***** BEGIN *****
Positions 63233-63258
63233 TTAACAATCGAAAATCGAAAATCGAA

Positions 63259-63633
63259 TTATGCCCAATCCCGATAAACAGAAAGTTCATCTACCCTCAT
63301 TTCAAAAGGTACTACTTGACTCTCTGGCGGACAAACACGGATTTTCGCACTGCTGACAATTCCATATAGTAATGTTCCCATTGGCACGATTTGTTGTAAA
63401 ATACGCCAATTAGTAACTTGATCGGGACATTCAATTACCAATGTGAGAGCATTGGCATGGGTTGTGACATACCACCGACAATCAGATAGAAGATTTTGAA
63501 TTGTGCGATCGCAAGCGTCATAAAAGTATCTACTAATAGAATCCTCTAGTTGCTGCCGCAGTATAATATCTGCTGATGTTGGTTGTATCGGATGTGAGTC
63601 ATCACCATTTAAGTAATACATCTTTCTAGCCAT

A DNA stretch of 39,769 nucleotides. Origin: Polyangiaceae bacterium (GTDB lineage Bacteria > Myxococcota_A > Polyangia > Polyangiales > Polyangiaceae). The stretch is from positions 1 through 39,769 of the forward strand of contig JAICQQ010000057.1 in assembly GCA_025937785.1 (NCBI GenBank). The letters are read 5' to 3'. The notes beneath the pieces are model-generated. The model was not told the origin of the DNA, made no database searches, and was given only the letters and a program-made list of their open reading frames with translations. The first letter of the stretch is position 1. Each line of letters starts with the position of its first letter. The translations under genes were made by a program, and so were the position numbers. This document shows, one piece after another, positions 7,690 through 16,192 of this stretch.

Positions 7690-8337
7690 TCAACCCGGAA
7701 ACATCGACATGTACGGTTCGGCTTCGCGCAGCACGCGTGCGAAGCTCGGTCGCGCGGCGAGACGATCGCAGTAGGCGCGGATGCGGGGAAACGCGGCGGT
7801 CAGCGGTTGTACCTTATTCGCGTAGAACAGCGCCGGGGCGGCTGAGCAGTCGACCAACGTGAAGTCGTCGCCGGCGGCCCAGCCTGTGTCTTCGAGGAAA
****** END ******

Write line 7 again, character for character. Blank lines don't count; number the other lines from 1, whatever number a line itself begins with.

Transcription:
63501 TTGTGCGATCGCAAGCGTCATAAAAGTATCTACTAATAGAATCCTCTAGTTGCTGCCGCAGTATAATATCTGCTGATGTTGGTTGTATCGGATGTGAGTC